This is not the only holiday where bonfires are lit, as the sun is extremely important to pagan societies. They used to light bonfires, prepare banquets around them, and carry out their festivals with the warmth of the fire. They also used to dance around them and jump over them.
The goat is an animal that used to be sacrificed as an offering for Thor, since there are two who drive the flying chariot of this God; on the other hand, the goat was also the animal that carried the offerings for sacrifices, or the men used its skin as a disguise for this same purpose. It later became a symbol of Christmas by transforming into an animal that carries gifts (instead offerings). This image could be related to the origin of Santa Claus.
Plants and Herbs Related to Yule
We can remember the Celtic myth of King Oak and King Holly. The young King Oak, just on the night of the winter solstice, fights against his brother King Holly and defeats him, taking away the reign of his last six months until the next solstice.
Holly is one of the most characteristic plants related to Yule and Christmas. First, it is a beautiful plant, but it is also no accident that it is associated with winter, as it is a perennial plant. With this plant, ornaments and crowns are made, but the plant is protected on many countries because it is in danger of extinction, so it is preferable to buy imitations. This plant also has medicinal uses, although it is considered toxic, and with the ingestion of a few berries (10-20) it could be fatal.
This plant is commonly known as the one under which two people kiss, and its symbolism is certainly associated with love and fertility. The mistletoe was considered by the Druids a sacred and protective plant. It was believed that it helped women to get pregnant, that it protected from evil and disease, and even from lightning. It is worth mentioning that its medicinal use is more than interesting, since it is used as a complement in the cure against cancer to counteract the effects of chemotherapy. It benefits the sleep cycle, metabolism, the immune system; it is even possible to use it without having to suffer from the disease.
Juniper has a symbolism strongly associated with protection, so much so that it is associated with exorcism. Juniper trees are planted to ward off enemies, evil spirits, disease, or anything unwanted. As medicinal properties, juniper has been used to combat depression, rheumatic pain, exhaustion, it has properties that help treat infections and inflammation, whether associated with the skin, with the stomach, or at a general level.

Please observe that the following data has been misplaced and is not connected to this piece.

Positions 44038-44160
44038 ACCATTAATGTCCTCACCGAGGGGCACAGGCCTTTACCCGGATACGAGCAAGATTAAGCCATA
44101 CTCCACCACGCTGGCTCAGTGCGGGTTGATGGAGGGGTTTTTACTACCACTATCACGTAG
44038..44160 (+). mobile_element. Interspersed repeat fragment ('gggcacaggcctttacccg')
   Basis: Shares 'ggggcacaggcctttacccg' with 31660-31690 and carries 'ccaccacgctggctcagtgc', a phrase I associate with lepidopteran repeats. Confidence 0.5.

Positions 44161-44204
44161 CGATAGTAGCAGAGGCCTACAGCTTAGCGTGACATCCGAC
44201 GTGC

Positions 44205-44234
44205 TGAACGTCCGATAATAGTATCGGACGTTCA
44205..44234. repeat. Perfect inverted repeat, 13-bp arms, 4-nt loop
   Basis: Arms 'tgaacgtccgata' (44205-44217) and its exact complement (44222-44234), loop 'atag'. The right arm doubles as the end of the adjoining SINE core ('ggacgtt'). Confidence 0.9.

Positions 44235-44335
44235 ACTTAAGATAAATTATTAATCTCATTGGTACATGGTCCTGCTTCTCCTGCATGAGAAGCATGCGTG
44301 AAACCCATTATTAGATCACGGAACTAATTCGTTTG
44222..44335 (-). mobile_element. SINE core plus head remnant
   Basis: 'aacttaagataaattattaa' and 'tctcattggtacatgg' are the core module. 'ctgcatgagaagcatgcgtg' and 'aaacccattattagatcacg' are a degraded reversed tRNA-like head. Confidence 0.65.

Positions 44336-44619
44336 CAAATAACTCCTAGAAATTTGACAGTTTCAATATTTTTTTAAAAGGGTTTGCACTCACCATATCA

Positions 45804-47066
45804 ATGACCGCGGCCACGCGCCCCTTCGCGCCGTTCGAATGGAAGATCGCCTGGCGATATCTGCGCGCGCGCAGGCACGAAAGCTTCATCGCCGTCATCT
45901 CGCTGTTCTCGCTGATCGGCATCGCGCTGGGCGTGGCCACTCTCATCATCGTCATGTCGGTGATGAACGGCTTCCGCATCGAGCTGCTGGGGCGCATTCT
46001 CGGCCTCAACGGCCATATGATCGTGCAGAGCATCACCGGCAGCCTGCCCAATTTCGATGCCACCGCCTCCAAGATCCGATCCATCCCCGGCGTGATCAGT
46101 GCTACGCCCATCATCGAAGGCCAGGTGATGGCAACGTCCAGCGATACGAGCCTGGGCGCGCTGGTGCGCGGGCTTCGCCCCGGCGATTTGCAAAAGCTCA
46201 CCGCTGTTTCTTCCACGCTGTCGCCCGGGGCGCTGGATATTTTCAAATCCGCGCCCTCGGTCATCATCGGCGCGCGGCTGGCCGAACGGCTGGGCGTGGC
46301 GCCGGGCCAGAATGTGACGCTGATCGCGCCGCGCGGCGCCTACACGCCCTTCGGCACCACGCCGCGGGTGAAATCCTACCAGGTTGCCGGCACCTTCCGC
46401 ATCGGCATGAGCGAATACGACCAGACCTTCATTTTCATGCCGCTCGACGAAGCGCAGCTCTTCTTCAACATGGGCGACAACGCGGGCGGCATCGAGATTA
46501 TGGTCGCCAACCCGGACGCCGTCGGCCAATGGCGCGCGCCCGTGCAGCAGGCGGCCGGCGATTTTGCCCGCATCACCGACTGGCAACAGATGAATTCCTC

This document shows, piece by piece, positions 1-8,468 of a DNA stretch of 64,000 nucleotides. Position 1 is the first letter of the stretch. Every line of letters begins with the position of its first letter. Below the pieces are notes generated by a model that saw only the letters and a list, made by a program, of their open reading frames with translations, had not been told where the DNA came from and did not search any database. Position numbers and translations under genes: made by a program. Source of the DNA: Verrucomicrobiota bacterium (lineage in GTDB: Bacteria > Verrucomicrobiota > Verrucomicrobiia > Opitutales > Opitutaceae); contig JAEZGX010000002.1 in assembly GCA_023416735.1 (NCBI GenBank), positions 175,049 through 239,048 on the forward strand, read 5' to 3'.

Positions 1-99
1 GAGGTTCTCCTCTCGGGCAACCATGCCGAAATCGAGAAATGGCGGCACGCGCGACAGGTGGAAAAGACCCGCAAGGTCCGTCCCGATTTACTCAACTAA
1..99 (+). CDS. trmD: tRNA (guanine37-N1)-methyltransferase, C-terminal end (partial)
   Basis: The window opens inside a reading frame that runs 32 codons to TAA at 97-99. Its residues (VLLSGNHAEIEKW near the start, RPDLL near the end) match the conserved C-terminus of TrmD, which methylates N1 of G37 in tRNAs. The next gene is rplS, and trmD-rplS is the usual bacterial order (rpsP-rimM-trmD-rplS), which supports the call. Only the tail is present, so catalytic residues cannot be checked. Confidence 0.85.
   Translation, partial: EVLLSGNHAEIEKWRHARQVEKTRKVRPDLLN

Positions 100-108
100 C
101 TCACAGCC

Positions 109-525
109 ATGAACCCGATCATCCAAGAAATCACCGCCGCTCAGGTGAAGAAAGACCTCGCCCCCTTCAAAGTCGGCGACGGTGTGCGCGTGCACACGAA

The cedar tree is associated with kinder properties: it is a plant that symbolizes immortality, healing, purification, protection. Formerly it was believed that the gods lived in cedar forests, so their symbolism is associated with spirituality. Its branches are burned in cleansing or purifying rituals, and it is believed that connects with higher planes and elevates the spirit. Among its medicinal properties we see that it is sedative, it is used as an astringent, antiseptic, antispasmodic, insecticide and fungicide.
This plant is widely used in protection, success, health and purification rituals. At the stomach level, it reduces digestion problems, gas and acidity, but it is also used to treat respiratory conditions such as bronchitis, pharyngitis, cough, even the common cold. It also has diuretic properties, which help counteract fluid retention, and this benefits a more regular menstrual cycle. And within esotericism, it is considered a protective plant that drives away evil, negative energies, curses, and is a good purifier. The laurel wreath that Caesar wore symbolized wisdom, triumph, and good fortune.
The medicinal properties of pine are used in diseases related to the respiratory tract, such as bronchitis, cough, sinusitis, cold, phlegm, it is expectorant and antipyretic. It also relieves the pain of rheumatism and external blows; and it is used to alleviate metabolic and urinal diseases. As you can see, it is a plant that is associated with healing, with life force, and immortality. Its plants are also edible (although it is preferable to be prepared by an expert).